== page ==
Thursday, July 30, 2009

Whats On starting July 30

Drama underground in New York City!


Chiang Mai movies beginning Thursday, July 30, 2009


… through Wednesday, August 5


by Thomas Ohlson


Best Bets: Harry Potter.  Pelham 1 2 3.  Public Enemies.


There’s also blog for Pattaya, at  


Bangkok International Film Festival: Sep 24 to 30.

EU Film Festival in Chiang Mai: Nov 5 to 15.

World Film Festival in Bangkok: Nov 6 to 15.

EU Film Festival in Bangkok: Nov 19 to 29.


This is Issue Number 40 of Volume 4 of these listings.


Now playing in Chiang Mai    * = new this week


* The Taking of Pelham 1 2 3: US/UK, Crime/ Drama/ Thriller – 121 mins – I found it a thoroughly engrossing and exciting film, and a satisfying dramatic experience – everything Public Enemies tried for and failed to achieve. In my opinion. Denzel Washington plays a New York City subway dispatcher who’s day is thrown into chaos by an audacious crime: the hijacking of a subway train. The criminal mastermind, played by John Travolta, is the leader of a highly-armed gang of four who threatens to execute the train’s passengers unless a large ransom is paid within one hour. As the tension mounts beneath his feet, the dispatcher employs his vast knowledge of the subway system in a battle to outwit the criminals and save the hostages. But there’s one riddle about it all: even if the criminals get the money, how can they possibly escape? A reworking of the 1974 film. Rated R in the US for violence and pervasive language. Mixed or average reviews: 55/56 out of 100.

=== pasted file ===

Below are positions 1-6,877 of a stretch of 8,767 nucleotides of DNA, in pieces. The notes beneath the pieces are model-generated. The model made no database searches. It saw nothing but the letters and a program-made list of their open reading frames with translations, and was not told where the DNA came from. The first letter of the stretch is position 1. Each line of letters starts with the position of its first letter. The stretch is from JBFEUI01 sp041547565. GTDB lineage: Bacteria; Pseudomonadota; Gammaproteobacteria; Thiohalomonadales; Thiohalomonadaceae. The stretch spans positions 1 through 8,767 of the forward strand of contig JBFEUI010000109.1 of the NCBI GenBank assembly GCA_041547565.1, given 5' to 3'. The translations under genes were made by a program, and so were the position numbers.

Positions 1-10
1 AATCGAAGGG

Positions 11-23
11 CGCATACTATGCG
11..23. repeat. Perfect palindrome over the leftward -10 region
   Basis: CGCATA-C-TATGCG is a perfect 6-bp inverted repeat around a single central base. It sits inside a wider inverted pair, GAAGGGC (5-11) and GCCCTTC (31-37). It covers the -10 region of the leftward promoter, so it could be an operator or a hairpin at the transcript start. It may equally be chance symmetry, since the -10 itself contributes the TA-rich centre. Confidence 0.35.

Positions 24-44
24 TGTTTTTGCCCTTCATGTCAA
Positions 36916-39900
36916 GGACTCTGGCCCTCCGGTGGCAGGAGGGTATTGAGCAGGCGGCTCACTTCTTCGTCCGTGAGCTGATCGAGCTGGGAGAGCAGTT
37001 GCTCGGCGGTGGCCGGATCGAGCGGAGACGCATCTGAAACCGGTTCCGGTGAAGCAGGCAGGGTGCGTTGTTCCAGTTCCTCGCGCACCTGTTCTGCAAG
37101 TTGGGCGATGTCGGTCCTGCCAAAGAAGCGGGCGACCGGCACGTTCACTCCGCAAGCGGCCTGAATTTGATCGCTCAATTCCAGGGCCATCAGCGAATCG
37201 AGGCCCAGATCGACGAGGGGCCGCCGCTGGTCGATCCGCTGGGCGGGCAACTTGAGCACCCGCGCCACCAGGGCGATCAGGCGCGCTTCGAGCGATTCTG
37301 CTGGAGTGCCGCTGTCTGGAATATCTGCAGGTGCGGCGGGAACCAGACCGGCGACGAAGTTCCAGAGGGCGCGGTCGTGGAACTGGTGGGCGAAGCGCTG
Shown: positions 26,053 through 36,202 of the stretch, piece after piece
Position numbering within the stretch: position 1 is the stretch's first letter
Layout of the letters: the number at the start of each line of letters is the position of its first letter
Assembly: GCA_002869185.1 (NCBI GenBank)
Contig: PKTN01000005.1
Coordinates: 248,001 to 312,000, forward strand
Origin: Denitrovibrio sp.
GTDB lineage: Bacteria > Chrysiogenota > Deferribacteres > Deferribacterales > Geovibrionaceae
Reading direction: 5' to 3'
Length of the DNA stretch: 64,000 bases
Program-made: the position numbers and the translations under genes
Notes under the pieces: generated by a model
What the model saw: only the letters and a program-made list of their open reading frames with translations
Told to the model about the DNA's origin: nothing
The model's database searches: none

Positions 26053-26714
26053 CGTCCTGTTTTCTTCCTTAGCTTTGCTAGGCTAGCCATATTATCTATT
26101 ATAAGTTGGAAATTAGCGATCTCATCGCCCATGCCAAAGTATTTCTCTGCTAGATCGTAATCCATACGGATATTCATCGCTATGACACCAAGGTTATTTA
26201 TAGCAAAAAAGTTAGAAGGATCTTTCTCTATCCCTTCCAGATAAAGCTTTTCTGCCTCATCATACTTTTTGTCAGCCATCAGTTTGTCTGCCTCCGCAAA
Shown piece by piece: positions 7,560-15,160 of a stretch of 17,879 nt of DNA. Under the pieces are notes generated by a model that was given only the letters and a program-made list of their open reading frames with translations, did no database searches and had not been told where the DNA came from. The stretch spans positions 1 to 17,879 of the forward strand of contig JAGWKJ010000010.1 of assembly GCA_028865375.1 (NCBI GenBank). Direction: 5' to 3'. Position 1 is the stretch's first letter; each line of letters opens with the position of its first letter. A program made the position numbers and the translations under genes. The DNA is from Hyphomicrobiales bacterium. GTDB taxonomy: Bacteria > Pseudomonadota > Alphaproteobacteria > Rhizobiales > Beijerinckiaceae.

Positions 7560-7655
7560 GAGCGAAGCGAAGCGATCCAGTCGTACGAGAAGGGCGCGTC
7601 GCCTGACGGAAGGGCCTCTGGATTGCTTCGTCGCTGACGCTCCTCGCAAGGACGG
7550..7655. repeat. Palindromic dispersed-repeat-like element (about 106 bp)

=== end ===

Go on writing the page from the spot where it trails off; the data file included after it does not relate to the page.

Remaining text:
StageAndCinema, Kevin Bowen: There are two going theories about director Tony Scott.


The first is that he’s the world’s most offensive hack action director, polluting the cinema with shallow flash and dismal MTV tendencies only to produce generic action drivel. The second view – held by approximately nine of us, warmed at night only by the virtue of being right – is that Scott has evolved into a classical auteur, a director who uses the dominant studio visual language of his age to express his artistry.


In the latter view, two of his last three films (Man on Fire, Domino, DéjàVu) are unfairly condemned acts of genius (although the nine of us never agree which two). This theory mainly leads to Internet message board clashes, usually ending in intense disagreements over whether the brilliantly anarchic Domino is a misunderstood masterpiece or completely unwatchable.


… I don’t expect this film to settle the enigma of Tony Scott. While it toys with some of the themes he has been exploring in recent films – time, chance, cultural dystrophy, technologically fractured perspectives – it seems much more straightforward than his most recent work.


* 17 Again: US, Comedy/ Drama/ Romance – 102 mins – A mild comedy about redoing life over again from high school, and generally making the same mistakes again. It uses a well-worn formula, but has just enough Zac Efron charm to result in a harmless, pleasurable teen comedy. Mixed or average reviews: 48/51 out of 100.


* 6:66 Death Happens / 6:66 Die Not Die / tai mai dai tai / 6:66 dtaai mai dai dtaai / ตายไม่ได้ตาย: Thai, Horror –  90 mins – Susie-Susira plays a crime reporter who starts seeing weird and scary things after someone who was supposed to die doesn't die, causing a rip in the fabric between life and death, or something like that. A dreadful movie, to gauge from the previews and posters.

Public Enemies: US, Action/ Crime/ Drama/ History/ Thriller – 140 min – With Johnny Depp as the criminal John Dillinger and Christian Bale as G-man Melvin Purvis in this Great Depression-era drama about the FBI’s attempts to stop a gangster crime wave. The film features a strong supporting cast, including Billy Crudup, Channing Tatum, Giovanni Ribisi, Stephen Dorff, Rory Cochrane, and Oscar-winner Marion Cotillard (for her role as Edith Piaf in the 2007 La môme /La vie en rose). Rated R in the US for gangster violence and some language. Generally favorable reviews: 70/63 out of 100.